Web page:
Museum the New Llano Colony



Leo Sylvester Roscoe

Birth: Born in Staples, Minnesota on November 25, 1891.  

Family Information: Brother of Mabel Busick.

He had three sons living in Tacoma, Washington -- Richard, Clement and Donald; also one grandson, three sisters and two brothers still living in Washington.

 

Description: He was always regarded as one of the colony's best workers and did everything cheerfully.  

Pre-Colony History:  

Home in Colony: Lived with his sister and her family during the four years he lived in the colony.  

Job in Colony: In January 1932 he was part of a group including Banks, Geo. Jensen and Clarence Long sawing heavy timbers to shore over a driveway to the filling station.

Also in 1932 he was working at the hotel where he helped cook breakfast, then rushing to the machine shop where he would spend the rest of the day. In February of that year he, along with B. Bartlett, Doug Bridger, John Lukko and C.F. Kimball were working as carpenters on the building jobs. Later that year, he was working as one of the carpenters on a building job at the Anacoco sawmill. He worked on Llano's two (at that time) oil wells and also at times worked outside the colony on oil wells located near Many, LA.

In 1933 he and Harry Layer were repairing the bread mixer and the peanut hulling machines. In December 1933 Claude Long, Leo Roscoe, Cecil Thompson and Fred Busick began tearing down the rig at No. 2; the lumber would be salvaged and put to use again as good as new. Roy Parsons went along in his usual capacity -- that of first-class cook.  

Other Info: As a young man just out of school, Leo worked for the post office, then worked in the contracting business, building bridges and doing structural steelwork in Washington until he came to the colony around 1930.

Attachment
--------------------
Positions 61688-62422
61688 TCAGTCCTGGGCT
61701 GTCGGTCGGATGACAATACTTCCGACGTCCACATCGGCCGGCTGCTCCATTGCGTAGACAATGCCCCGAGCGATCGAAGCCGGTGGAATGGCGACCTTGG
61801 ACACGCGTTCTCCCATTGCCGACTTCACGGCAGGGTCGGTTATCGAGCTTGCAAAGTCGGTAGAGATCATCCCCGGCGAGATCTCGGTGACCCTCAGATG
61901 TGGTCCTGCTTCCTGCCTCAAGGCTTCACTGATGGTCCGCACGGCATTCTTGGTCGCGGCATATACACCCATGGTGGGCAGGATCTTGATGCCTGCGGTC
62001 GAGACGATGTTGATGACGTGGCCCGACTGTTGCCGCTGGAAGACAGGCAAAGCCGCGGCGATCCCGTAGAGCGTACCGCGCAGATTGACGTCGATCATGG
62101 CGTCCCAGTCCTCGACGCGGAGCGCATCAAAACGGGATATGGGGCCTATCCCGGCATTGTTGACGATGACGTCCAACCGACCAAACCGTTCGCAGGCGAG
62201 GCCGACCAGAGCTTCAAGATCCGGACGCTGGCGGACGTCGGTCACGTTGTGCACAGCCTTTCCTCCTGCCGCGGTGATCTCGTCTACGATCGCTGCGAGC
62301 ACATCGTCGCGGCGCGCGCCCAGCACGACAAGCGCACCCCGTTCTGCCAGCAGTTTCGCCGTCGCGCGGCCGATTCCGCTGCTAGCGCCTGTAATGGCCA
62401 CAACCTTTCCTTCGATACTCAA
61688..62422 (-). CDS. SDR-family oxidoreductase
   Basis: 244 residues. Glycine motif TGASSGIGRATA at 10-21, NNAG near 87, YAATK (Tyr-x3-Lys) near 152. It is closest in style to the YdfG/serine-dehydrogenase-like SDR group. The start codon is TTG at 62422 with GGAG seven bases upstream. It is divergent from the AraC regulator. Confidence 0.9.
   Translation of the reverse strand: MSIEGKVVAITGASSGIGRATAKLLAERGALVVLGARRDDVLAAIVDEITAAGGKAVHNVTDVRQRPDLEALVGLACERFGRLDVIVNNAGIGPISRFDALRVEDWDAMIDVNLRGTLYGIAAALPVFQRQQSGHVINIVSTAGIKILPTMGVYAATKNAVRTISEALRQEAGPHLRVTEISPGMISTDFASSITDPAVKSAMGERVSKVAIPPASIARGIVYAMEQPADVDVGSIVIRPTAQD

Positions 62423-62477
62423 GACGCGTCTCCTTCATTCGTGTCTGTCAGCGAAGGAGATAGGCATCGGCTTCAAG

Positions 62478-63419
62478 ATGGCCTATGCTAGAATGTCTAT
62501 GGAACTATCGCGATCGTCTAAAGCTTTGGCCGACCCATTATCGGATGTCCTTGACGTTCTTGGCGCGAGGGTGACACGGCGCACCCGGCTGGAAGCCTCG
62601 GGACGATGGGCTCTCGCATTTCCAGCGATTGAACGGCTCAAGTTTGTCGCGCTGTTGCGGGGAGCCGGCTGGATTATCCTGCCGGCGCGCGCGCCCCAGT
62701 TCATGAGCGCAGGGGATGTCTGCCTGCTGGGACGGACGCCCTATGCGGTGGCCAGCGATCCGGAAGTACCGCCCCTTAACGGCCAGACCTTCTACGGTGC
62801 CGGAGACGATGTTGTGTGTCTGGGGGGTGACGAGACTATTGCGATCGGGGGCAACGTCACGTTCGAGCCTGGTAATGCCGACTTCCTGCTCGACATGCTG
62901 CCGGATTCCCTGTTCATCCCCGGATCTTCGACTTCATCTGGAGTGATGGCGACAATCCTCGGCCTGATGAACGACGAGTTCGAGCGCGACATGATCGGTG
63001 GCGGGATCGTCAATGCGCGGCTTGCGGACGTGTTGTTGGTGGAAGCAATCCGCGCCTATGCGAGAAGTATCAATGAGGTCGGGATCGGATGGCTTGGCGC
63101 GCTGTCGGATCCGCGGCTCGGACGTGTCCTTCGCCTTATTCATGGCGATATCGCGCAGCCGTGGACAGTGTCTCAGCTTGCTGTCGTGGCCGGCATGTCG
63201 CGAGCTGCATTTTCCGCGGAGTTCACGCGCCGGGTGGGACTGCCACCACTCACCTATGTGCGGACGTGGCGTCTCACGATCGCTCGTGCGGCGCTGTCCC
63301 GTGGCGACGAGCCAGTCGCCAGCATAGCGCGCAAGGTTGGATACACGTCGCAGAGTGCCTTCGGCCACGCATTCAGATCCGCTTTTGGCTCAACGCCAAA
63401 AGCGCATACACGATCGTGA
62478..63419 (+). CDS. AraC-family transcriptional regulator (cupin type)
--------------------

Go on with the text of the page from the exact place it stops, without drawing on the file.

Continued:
His fearlessness of dangerous jobs and working in high places led him to the perilous task of demolition, wrecking buildings for colony use, as well as oil well work. Being very strong, he proved to be most efficient at any task set before him.  

Post-Colony History:  

Death: In November, 1934 he lost his balance and fell into the hot water veneer pit receiving serious injuries. Though fatally scalded, he was conscious, patient, and even rather cheerful up to within a few minutes of his end which came several days later. Received the sacraments of the Holy Catholic Church administered by Reverend Father Pashaub who traveled from Many, LA. Five minutes later, he breathed his last. He was buried in the New Llano Colony cemetery; the services were conducted by Reverend Father Claucab of Many.  

Sources: Family Source: Val Busick; "Llano Colonist": January 9, 1932, February 20, 1932; May 7, 1932; July 9, 1932; December 3, 1932; December 9, 1933, December 1, 1934, December 8, 1934  

Left: Leo Sylvester Roscoe

Right: Leo Roscoe headstone, New Llano (O'Banion) Cemetery.

 

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